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Teaching Children Manners

Etiquette and polite behavior are signs of respect for other people. Here's how to keep these important principles alive and well in your family.

Teachers with 30 years or more experience say that today's child is, in general, much less respectful and much less mannerly than the typical child of a generation ago. Unfortunately, unless children learn respect for others, beginning with adults, they can never learn to respect themselves.

Manners and respect are inseparable. Children begin developing respect for others by first developing it for their parents. Children should be taught to behave in mannerly ways toward their parents. That means children should not be allowed to call their parents (or any adult for that matter) by their first names, to interrupt adult conversations unless in crisis, or (beyond age three) to throw tantrums when they don't get their way. We might even go so far as to recommend that children be taught to respond to all adults, including their parents, with "Yes, Sir" and "Yes, Ma'am." When adults speak, children should pay attention; and when adults give instructions, children should carry them out. It's as simple as that.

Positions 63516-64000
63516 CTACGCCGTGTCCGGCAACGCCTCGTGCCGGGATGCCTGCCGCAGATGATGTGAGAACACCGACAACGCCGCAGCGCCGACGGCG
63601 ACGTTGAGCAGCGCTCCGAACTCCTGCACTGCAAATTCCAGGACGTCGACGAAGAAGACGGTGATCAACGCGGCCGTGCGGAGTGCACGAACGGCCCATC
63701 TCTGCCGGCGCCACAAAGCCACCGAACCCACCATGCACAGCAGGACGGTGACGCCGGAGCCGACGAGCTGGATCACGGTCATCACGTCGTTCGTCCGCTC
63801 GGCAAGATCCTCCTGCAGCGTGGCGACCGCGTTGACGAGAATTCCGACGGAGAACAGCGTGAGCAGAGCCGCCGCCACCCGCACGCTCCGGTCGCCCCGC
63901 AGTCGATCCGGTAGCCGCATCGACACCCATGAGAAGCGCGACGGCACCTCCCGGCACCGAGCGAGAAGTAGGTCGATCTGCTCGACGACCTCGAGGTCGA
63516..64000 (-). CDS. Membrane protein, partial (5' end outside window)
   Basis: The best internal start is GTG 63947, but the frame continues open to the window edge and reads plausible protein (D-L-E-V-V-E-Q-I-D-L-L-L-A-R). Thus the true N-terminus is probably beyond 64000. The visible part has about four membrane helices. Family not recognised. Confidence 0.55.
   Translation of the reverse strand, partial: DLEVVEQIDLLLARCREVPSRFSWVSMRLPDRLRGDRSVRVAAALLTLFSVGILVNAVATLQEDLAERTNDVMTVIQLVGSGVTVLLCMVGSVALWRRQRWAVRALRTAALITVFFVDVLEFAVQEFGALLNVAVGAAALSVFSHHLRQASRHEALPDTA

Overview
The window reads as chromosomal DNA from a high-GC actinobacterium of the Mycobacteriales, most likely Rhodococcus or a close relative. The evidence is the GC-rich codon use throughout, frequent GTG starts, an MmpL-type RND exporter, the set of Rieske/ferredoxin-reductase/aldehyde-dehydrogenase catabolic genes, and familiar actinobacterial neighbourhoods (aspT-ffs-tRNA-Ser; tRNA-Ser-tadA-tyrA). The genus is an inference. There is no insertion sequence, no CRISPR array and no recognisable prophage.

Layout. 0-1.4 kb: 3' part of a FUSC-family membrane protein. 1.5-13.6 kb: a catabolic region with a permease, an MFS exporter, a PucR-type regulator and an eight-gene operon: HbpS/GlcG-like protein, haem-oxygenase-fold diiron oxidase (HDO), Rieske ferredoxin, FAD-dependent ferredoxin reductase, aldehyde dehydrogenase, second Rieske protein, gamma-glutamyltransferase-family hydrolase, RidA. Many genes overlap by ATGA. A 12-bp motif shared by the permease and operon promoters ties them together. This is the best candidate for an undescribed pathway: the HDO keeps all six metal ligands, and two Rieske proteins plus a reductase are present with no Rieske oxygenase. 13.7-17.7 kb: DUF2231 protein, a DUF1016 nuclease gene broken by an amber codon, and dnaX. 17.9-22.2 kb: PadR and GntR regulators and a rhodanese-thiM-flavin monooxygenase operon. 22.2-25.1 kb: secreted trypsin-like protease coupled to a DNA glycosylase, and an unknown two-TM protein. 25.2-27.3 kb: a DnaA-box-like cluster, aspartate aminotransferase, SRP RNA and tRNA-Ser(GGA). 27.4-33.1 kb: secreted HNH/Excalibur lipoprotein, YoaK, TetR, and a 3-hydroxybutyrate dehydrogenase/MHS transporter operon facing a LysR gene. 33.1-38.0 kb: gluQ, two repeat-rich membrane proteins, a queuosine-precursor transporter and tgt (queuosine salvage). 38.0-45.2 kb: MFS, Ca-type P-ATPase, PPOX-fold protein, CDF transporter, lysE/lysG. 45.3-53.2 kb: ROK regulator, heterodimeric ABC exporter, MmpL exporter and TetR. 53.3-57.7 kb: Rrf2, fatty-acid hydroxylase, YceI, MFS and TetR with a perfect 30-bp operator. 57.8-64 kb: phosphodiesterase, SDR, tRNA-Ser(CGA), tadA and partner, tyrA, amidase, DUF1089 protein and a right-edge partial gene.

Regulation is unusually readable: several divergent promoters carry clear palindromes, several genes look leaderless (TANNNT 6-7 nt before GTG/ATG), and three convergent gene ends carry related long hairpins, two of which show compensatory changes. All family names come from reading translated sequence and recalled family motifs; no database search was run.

Try these tips for teaching good manners:

Work on one thing at a time. If you try to teach too many social skills at once, you will end up teaching none of them well. Instead, teach table manners first, for example. When those have been learned, advance to phone manners, and so on.

Praise your children for their successes. When your kids display proper manners at home or in public, give them immediate positive feedback. It's more critical that you do this during the early "learning phase" of manners instruction, but even older children need to occasionally hear how proud you are of their social deportment.

Be tolerant of your children's lapses, but do not overlook them. Children will make mistakes. The more patient you are, the more progress they will ultimately make. Under no circumstances should you reprimand a child's social errors in public, although firm reminders may at times be in order. Remember that children want to please adults and that it's easier to catch the proverbial fly with honey than with vinegar.

When it's obvious that your child has forgotten a certain social ritual, give a prompt. If, for example, your child forgets to extend his or her hand upon meeting an adult, quietly ask, "What are we supposed to do when we meet someone older than ourselves?" That gives the child the opportunity to do the right thing without feeling he or she is being criticized.

Last, but not least, set a good example. A "do as I say, not as I do" approach to manners simply won't work. Your children must see you setting a good example when it comes to manners. And by the way, manners are not a one-way street. If you want your children to behave in a mannerly way toward you, then you must behave in a mannerly way toward them as well.

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